Source: Review copy
Publication: 4th February 2021 from Bonnier Zaffre
My thanks to the publisher for the opportunity to read an early copy for review
London’s latest art installation is a real killer . . .
An underground artist leaves three glass cabinets in Trafalgar Square that contain a gruesome installation: the corpses of three homeless men. With the artist promising more to follow, newly-promoted Detective Inspector Grace Archer and her caustic DS, Harry Quinn, must race against time to follow what few clues have been left by a savvy killer. As more bodies are exhibited at London landmarks and live streamed on social media, Archer and Quinn’s pursuit of the elusive killer becomes a desperate search. But when Archer discovers that the killer might be closer than she originally thought – she realises that he has his sights set firmly on her
. . . He is creating a masterpiece. And she will be the star of his show.
Every now and then I get a tingle on the back of my neck that is the signal that I have found a book that is exactly what I wanted and needed to read. The last time was MW Craven’s The Puppet Show and the subsequent series of Washington Poe books has more than lived up to that initial frisson of excitement.
Now David Fennell has come forward with D.I. Grace Archer, the police inspector with a past to overcome and her steady DS, Harry Quinn who is himself carrying a burden that weighs heavily. Archer has recently been promoted and is now based in Charing Cross Station, a station where a number of the detective team and her boss have good reason to resent her presence.
Flawed detectives with pasts to overcome are a trope of crime fiction, but how that is handled can make all the difference and here Fennell uses it lightly enough to make Grace interesting without letting it impinge too much on the plot and leaving sa lot to be revealed in what will hopefully be future books.
Right from the off we are in dark territory. An unknown man in a café is sitting, watching and choosing his victims from those who pass through after first identifying them though their social media profiles. Thus begins a process of catfishing, where our mystery man courts his victims by telling them what they need to hear and they, without much of a second thought, fall for the smooth charm. A slimeball stalker is on no-one’s list of desirable dates, but this one is clever.
Grace Archer’s first day at her new station is a bumpy one. She’s hardly got her coat off when an she is called out to an art installation in Trafalgar Square which is causing a commotion. When she sees it she realises straight away that this is a murder scene. Three men are on display and they are being live streamed across the world on social media.
The artist, self styled as @nonymous has called this gruesome piece, ‘The Forsaken’. So begins an intensely creep, chilling crime novel in which this artist embarks on a killing spree using ever more ‘creative’ techniques for an audience that can’t get enough of it. Fennell’s use of social media shows us that in so many ways we lay ourselves open to abuse and are becoming accustomed to accept anything that is laid before us at face value. Nothing is shocking any more except the very shocking and then it is acceptable if labelled ‘art’.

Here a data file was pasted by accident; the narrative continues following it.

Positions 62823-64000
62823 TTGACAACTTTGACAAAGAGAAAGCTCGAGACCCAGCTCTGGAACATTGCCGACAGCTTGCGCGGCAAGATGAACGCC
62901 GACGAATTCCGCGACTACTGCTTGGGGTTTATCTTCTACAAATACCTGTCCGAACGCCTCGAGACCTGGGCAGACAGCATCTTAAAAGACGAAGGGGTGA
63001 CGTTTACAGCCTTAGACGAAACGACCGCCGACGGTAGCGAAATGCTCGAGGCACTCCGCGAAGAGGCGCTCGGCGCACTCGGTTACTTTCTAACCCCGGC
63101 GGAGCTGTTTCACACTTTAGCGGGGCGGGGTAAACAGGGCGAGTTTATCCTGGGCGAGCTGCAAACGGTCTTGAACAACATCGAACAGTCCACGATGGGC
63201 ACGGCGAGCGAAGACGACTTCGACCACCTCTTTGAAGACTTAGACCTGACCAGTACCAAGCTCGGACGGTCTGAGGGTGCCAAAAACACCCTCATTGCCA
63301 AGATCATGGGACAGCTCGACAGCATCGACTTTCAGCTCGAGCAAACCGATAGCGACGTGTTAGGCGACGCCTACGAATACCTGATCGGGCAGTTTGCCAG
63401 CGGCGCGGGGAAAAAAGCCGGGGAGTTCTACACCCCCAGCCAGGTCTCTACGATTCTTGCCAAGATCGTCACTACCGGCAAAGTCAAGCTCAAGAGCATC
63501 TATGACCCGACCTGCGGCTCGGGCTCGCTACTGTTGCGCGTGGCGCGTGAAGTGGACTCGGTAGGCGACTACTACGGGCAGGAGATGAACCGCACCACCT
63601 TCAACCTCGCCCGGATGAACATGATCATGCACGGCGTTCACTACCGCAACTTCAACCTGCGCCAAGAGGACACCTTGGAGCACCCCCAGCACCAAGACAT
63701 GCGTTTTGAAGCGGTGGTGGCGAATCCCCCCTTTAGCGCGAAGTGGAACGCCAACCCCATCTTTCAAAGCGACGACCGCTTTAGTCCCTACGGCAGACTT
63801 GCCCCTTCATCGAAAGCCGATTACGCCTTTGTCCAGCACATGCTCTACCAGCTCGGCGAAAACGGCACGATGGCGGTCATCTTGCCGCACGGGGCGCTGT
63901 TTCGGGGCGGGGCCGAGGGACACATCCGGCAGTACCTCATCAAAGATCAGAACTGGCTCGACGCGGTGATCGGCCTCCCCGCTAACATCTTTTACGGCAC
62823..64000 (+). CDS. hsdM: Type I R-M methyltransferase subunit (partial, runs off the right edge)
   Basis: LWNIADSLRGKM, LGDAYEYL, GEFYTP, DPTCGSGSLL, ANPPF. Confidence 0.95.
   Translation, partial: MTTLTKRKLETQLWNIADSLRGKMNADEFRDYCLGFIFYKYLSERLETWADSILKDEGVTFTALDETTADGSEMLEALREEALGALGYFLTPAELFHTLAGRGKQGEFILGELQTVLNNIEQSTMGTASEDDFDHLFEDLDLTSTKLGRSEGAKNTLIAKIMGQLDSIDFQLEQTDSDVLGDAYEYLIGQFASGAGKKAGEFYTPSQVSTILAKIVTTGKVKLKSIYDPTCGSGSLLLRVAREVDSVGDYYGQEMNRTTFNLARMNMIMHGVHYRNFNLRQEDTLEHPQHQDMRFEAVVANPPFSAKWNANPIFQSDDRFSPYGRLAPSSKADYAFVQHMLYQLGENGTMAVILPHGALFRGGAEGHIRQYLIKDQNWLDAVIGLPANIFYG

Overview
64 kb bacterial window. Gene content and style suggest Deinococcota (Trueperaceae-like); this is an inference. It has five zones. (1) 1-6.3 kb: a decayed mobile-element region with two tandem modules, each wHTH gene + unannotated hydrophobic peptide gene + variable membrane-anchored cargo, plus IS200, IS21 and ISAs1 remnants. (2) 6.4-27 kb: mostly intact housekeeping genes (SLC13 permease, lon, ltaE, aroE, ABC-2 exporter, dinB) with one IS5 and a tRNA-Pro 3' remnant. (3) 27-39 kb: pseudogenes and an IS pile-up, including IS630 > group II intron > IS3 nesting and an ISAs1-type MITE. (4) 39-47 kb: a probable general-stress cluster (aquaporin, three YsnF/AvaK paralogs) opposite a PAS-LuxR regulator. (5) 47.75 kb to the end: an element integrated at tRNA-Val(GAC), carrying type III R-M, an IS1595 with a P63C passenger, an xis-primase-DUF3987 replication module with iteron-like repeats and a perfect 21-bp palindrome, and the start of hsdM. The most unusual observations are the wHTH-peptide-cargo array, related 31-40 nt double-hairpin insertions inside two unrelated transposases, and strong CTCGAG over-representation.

More of these murderous installations appear and Archer finds herself drawn far more deeply into the investigation than she would have wished, and suffers in her role for that. Fennell gives us lots of suspects to consider many of them unsavoury characters but pleasingly, the victims here are more than cyphers, but are portrayed as family members, friends and partners and their lives you know, counted for someone, making them authentically drawn.
Though many of the chapters are written from the perspective of D.I. Grace Archer, you also get a range of perspectives from some of the victims to the killer, adding to the character depth. Grace’s own closest relationship shows her humanity in a stark contrast to a violent, psychopathic killer.
The Art of Death ramps up the tension brilliantly, each gruesome murder building on the last until the final exciting and gripping denouement.
Verdict: I loved The Art of Death with its well-drawn characters, its fast pace and the layered, twisty plotting with loads of misdirection. With a compelling protagonist and a chilling and uber creepy antagonist this book has everything you need to keep you enthralled into the wee small hours. I really hope there’s more of Grace Archer to come.
David Fennell was born in Belfast during the Troubles. Writing was his escape from Northern Ireland’s smothering political unrest. As a boy, he read Sherlock Holmes, Ian Fleming and Tolkien; books he still loves today. He left school at 16 and trained as a chef at Rupert Stanley College. With youthful dreams of a new life, he left Belfast for London in 1985 with £50 in one pocket and a dog-eared copy of Stephen King’s The Stand in the other. He worked in bars and restaurants and later worked as a writer in the software industry. David has played rugby for Brighton and was awarded the 2009 Player of the Year for the veteran’s team. He loves to cook and is learning to box. He lives in Brighton with his partner and their two dogs.